Recently, JHC Technology, Inc. submitted an RFP to a Federal Government Agency. As we hope all contracting officers do their due diligence, the reviewing contracting officer from the agency contacted us to verify our small business status. Having previously successfully registered our small business with SAM and being a SDVOSB verified by the Department of Veterans Affairs, we all looked at each other with a raised eyebrow and asked the same question – why can’t the contracting officer just look up our small business status on SAM.gov and figure out that we really are a small business? It turns out that the answer is not clearly evident on any company’s profile in SAM. It actually requires the contracting officer, and anyone else looking for this information, to dig a bit deeper into the site to find out.
SAM does not actually post the small business concern in the general information tab of a company’s profile because the small business classification depends on the North American Industrial Classification (NAICS) code the business utilizes. In SAM, each NAICS code has a revenue cap assigned that determines whether a company is considered a small business under that code. So while you may consider yourself a small business under the SBA general standard, SAM has a different classification in mind.
So, how do you find an entity’s small business status?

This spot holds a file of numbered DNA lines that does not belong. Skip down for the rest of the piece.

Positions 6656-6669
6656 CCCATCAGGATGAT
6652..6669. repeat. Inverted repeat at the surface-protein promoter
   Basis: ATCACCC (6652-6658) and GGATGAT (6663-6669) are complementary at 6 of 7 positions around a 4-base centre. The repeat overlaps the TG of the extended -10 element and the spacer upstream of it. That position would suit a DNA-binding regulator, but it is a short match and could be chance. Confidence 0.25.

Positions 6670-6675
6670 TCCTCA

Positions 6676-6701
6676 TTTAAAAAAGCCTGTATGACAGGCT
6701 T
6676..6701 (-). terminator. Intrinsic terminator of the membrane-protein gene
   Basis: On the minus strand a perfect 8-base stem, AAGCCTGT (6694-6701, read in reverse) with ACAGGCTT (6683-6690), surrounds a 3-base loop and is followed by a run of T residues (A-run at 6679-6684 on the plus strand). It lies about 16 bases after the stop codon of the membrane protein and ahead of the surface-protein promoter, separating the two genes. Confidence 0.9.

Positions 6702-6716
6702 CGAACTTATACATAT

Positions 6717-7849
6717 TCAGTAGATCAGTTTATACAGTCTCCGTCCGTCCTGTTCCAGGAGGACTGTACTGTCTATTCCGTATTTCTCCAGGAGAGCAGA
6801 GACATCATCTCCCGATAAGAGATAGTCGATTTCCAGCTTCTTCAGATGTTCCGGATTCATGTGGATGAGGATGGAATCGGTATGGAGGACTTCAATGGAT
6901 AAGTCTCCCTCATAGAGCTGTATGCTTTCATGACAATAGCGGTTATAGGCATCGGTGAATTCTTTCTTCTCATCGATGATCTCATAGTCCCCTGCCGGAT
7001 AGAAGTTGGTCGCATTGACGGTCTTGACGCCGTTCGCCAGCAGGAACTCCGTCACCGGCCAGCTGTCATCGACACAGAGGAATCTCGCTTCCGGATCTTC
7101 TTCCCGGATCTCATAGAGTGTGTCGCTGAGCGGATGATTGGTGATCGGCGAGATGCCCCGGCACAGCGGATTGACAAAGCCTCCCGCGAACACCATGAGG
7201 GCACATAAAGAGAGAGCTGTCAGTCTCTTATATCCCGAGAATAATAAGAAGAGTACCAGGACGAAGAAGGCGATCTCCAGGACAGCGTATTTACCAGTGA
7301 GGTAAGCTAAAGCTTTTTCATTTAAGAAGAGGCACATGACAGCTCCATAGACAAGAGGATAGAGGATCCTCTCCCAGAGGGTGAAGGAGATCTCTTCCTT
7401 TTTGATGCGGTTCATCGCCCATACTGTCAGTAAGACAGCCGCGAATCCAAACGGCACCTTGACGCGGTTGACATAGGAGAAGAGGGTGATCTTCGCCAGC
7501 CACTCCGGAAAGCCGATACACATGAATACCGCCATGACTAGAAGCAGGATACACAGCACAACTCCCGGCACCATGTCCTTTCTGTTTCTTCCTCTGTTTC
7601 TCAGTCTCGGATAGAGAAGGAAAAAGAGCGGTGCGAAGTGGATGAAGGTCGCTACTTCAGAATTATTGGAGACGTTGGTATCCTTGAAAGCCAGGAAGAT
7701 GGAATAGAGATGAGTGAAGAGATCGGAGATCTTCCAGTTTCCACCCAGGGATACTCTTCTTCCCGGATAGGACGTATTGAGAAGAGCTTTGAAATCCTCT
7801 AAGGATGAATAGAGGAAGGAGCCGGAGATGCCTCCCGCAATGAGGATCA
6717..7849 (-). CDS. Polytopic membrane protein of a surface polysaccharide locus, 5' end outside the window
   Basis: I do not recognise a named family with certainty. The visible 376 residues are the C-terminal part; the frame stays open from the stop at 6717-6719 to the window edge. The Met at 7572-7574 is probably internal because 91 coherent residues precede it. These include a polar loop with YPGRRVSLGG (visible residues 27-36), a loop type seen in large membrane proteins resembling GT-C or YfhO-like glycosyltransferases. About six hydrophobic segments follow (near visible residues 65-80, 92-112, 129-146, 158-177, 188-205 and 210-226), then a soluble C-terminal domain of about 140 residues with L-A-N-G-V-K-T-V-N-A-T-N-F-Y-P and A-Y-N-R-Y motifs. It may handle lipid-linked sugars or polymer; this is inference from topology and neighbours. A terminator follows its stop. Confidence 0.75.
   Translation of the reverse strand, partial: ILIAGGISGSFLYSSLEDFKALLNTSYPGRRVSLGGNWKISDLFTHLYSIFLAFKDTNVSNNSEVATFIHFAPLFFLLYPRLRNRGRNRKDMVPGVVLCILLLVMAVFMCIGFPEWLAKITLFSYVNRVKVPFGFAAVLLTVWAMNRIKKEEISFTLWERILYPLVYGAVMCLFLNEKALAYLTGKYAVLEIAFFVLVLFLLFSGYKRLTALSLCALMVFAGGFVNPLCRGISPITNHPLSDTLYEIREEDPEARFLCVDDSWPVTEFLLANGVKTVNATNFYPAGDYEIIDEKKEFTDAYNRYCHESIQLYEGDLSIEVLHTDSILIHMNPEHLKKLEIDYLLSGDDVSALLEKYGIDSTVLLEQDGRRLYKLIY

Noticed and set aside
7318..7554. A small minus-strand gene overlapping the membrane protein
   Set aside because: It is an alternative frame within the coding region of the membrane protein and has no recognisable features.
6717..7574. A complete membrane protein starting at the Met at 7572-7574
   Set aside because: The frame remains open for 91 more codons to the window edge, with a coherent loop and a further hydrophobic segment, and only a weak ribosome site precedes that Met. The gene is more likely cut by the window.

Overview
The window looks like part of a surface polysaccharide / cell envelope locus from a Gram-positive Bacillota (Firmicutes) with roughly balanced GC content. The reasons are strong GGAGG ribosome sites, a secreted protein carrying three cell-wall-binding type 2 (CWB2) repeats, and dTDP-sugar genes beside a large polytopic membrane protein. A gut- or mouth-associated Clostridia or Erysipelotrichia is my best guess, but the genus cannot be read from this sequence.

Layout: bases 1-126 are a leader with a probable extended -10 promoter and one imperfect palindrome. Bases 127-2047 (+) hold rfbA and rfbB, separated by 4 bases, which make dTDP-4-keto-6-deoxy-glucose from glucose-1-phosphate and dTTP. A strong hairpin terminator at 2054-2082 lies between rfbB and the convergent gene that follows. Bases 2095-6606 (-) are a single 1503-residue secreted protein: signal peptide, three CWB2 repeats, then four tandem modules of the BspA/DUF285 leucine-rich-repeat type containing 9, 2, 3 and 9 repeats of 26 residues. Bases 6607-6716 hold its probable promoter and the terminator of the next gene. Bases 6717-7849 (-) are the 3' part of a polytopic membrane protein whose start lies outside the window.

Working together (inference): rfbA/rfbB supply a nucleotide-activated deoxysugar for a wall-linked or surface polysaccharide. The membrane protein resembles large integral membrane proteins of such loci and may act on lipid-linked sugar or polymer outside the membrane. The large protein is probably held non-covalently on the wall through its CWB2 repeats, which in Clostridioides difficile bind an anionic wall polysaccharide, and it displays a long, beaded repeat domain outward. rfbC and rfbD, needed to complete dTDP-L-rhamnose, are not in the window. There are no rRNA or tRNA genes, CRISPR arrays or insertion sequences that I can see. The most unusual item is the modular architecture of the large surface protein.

1. Go to https://sam.gov
2. Search for the entity under “Search Records”
3. In the next screen, enter either the company name, the DUNS Number or CAGE Code for the business you are trying to find.
4. On the search results page, click on “View Details” for the entity you need to view
5. In the left menu bar, click on “Reps & Certs”
6. Scroll down to 52.212-3 or 52.219-1 and click on the provision. In some browser versions, this does not appear to be a hyper link. Scroll your mouse over the provision and click on it anyway and this will expand the record.
7. Scroll down to view the NAICS table, where you will see listed the company’s NAICS code, name of the code, any exemptions, the revenue size standard that sets the cap for small business, and whether the company is a small business under that particular NAICS code.Additionally, written under the table in section (1) and (2), you will be able to see if the business is a small business as a whole as well as whether the business is a veteran owned small business. Below is a sample of the NAICS chart you will see:
According to SAM, contracting officers are required to check the certifications created by each business when considering a contract award. While it may be understandable for many reasons why each contracting officer needs to complete this verification, it begs the question of whether the Federal Government has educated and trained the contracting officers on the use of their brand new site. Luckily, our contracting officer contacted us to inquire about our small business status, however, I think we would have all been very disappointed if we lost this bid based on the unclear nature of the SAM site.